Siegrist leads Villanova into Sweet 16 for second time ever

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VILLANOVA, Pa. – As Maddy Siegrist hugged and high-fived every Villanova fan down the front row of seats in a wild celebration following the biggest win of her career, it was hard for the All-American not to think about far the Wildcats have come in just four seasons.

Siegrist’s journey saw her dominate as the program’s career leading scorer, lead Villanova into the kind of elite team that can pack a postseason game in their own house and now this milestone, a Sweet 16 berth for the first time in 20 years.

“Everyone wants to leave their mark,” Siegrist said.

Siegrist sure left hers on the Main Line.

Siegrist scored 31 points, had four blocks, four steals and sent the winningest team in Villanova history into the Sweet 16 for the second time in program history with a 76-57 win over 12th-seeded Florida Gulf Coast on Monday night.

“What Maddy has done and continues to do is off the charts,” coach Denise Dillon said.

The fourth-seeded Wildcats (30-6) won their record 30th game and celebrated the March Madness milestone in front of another packed house at the Pavilion. Siegrist, the first-team AP All-American, made 13 of 24 shots in what was likely her final home game. The four-year star has left some wiggle room that she could return for a fifth season, but all signs point toward her playing in the WNBA this summer.

One thing is sure, Siegrist is headed to the Sweet 16.

The Wildcats are going for the first time since the 2003 team reached the Elite Eight — the coach of that team, Harry Perretta, watched this one from behind the basket — and they will No. 9 Miami, which upset No. 1 seed Indiana.

“To me, Villanova is a Final Four-level team,” FGCU coach Karl Smesko said. “I wouldn’t be surprised if they get there.”

He’s not the only one. President Joe Biden picked the Wildcats to win it all in his March Madness bracket.

One sign from the student section said it all, “It’s On! March Maddyness.” Another fan shouted during halftime warmups, “No one can guard you, Maddy!”

Siegrist checked out to a rousing standing ovation with 1:57 left in the game and the star forward hugged every teammate down the bench. Her teammates mobbed her after the final horn as the Wildcats danced on the court and flashed the “V” sign for their fans.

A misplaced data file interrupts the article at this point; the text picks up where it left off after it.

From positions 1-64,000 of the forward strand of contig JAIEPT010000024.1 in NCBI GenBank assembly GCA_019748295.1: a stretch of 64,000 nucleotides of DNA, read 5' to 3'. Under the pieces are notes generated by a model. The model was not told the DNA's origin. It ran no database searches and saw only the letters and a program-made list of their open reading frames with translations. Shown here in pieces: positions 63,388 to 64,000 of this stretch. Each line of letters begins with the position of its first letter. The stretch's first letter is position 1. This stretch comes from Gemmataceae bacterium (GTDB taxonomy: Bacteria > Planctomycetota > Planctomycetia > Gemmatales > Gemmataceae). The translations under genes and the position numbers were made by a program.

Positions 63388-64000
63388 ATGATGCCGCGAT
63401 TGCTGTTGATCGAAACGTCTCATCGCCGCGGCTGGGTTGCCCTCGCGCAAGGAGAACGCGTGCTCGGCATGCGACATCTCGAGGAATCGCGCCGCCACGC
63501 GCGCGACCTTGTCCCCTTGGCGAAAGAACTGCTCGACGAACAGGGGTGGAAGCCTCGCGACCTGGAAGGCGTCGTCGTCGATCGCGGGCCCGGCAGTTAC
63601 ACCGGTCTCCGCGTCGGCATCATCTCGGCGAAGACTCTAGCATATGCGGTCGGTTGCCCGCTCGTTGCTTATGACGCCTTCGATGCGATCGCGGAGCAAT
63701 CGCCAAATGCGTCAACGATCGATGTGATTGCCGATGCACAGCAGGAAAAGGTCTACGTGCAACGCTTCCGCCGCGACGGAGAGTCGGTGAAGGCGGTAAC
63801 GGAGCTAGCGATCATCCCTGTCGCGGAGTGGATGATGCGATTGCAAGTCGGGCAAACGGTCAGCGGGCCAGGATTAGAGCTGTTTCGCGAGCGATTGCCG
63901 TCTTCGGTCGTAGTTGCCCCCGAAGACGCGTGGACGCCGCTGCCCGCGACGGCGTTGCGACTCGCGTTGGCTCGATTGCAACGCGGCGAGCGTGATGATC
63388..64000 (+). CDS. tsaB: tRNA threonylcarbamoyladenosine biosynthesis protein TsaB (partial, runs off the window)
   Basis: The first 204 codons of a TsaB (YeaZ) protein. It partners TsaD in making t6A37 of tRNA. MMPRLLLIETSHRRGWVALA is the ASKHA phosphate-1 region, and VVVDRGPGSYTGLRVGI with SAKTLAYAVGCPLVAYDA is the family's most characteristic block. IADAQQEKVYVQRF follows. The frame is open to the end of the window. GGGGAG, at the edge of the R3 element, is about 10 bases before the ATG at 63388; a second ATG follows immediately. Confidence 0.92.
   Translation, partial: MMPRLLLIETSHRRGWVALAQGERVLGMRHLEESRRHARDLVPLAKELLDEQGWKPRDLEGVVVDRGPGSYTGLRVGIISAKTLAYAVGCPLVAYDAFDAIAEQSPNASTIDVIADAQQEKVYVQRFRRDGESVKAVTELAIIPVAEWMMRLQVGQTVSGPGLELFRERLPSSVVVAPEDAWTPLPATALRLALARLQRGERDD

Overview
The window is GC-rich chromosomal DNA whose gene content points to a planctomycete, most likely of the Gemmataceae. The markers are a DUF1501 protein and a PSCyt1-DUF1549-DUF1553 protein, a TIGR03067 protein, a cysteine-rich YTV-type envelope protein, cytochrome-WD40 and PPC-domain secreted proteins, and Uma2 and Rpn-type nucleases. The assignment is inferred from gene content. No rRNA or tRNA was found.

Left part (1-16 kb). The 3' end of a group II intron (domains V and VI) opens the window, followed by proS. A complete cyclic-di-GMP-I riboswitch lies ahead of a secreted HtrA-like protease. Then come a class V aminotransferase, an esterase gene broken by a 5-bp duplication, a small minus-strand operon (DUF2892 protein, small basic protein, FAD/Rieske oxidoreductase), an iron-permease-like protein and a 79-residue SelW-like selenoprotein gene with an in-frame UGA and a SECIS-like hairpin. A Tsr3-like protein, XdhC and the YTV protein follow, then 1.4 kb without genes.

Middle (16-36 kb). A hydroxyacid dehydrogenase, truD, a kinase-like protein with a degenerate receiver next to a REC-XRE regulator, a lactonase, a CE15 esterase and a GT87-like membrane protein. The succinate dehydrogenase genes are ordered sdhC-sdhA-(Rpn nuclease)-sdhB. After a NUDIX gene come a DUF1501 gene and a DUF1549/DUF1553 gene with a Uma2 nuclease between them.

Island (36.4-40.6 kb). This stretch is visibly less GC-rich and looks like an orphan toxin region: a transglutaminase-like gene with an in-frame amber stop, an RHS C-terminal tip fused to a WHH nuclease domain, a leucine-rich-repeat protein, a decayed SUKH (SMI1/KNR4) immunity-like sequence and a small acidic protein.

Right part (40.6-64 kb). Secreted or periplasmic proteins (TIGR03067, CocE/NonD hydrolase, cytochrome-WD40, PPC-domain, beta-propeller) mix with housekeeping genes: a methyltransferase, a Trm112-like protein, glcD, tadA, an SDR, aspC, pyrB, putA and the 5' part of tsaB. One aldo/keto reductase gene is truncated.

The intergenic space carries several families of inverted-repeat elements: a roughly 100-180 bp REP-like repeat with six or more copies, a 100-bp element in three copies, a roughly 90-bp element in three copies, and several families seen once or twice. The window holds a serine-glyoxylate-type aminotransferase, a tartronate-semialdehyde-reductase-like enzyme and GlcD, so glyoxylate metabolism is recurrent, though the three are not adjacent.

“If this is my last game at home, this is a great way to go out,” Siegrist said.

Siegrist sank two free throws with 5:18 left in the third quarter to give her 21 points, which made it 36 straight games this season for the two-time Big East Player of the Year with at least 20 points.

The Wildcats actually scored the first eight points of the game before Siegrist got on the board. Siegrist may be the star who topped 1,000 points this season alone but she’s had plenty of help along the way.

Against the Eagles (33-4), it was Lucy Olsen’s shot to turn this one into another March victory. The 5-foot-9 guard who averaged 12.9 points scored nine in the first quarter. The Wildcats seemed poised to run away with this one, blocking FGCU’s first two shots, grabbing every rebound and loose ball raced to a 26-11 lead.

But a 3:28 scoreless drought trimmed Villanova’s halftime lead 39-33.

Here’s the thing, Siegrist wasn’t going to let Villanova lose on its home court and become the latest men’s or women’s tournament single-digit seed to suffer an upset. Ole Miss stunned top-seeded Stanford a night earlier to somewhat open up the women’s bracket.

With Hall of Fame coach Jay Wright watching from behind the team bench, the Wildcats showed again what makes them a dangerous matchup in March.

The nation’s leading scorer, Siegrist converted a three-point play and then picked the ball clean on a steal and layup that stretched Villanova’s lead to 46-33.

“She’s the best player,” Smesko said. “To game plan for her in one day is extraordinarily difficult.”

Each time FGCU tried to make a run, Siegrist and Olsen pushed back. Olsen buried a 3 late in the third for a 61-41 lead and the road to the Sweet 16 was completely clear. She finished with 23 points and 10 rebounds.

“I wouldn’t want to win it with anyone else,” Olsen said.


Florida Gulf Coast: Sha Carter led them with 11 points. The Eagles are looking for their first Sweet 16 in team history. They still have the record for overall wins in the tournament by a 12 seed with three.

“We were a little rattled,” Carter said.

Villanova: Dillon won her 400th career game and 71st at Villanova. She went 329-211 in 17 years at Drexel. The Wildcats won 24 of their final 26 home games. That helped them win 30 games, topping the 1981-82 team that went 29-4 and advanced to the AIAW Final Four.


The Wildcats are headed to Greenville, South Carolina for the Sweet 16.

Clouden scores 50 for Michigan State in double OT loss

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Nia Clouden scored 50 points in Michigan State’s 85-84 double-overtime loss to Florida Gulf Coast on Monday.

Clouden broke the women’s school record of 42 held by Tori Jankoska in 2017. She equaled the men’s mark set by Terry Furlow in 1976.

“To be in the same category as the great players who have gone on to great things is awesome and a great honor,” said Clouden, who was 17 for 28 from the field and made 15 of her 17 free throw attempts in the game.

The senior guard became the first Division I women’s basketball player to score 50 since Limar’i Thomas had 51 for Cincinnati in February. Clouden shattered her previous career best of 34.

The game was in the West Palm Beach Invitational.

She had 12 points in the first quarter and only 14 at the half. Clouden got going in the third period, scoring 10 points in the final four minutes as Michigan State led 52-51. She added 11 in the fourth quarter, including a 3-pointer with 1:49 left that tied the game at 66. She had a chance to give the Spartans the lead, but missed a jumper with 24 seconds left.

Clouden had seven points in the first OT and gave the Spartans a 75-73 lead with 22 seconds left. Kierstan Bell hit a 3-pointer to put Florida Gulf Coast on top and then a free throw sent the game to another overtime.

Clouden had all eight of the Spartans’ points in the second overtime. She had a chance to win it, but her jumper at the buzzer missed.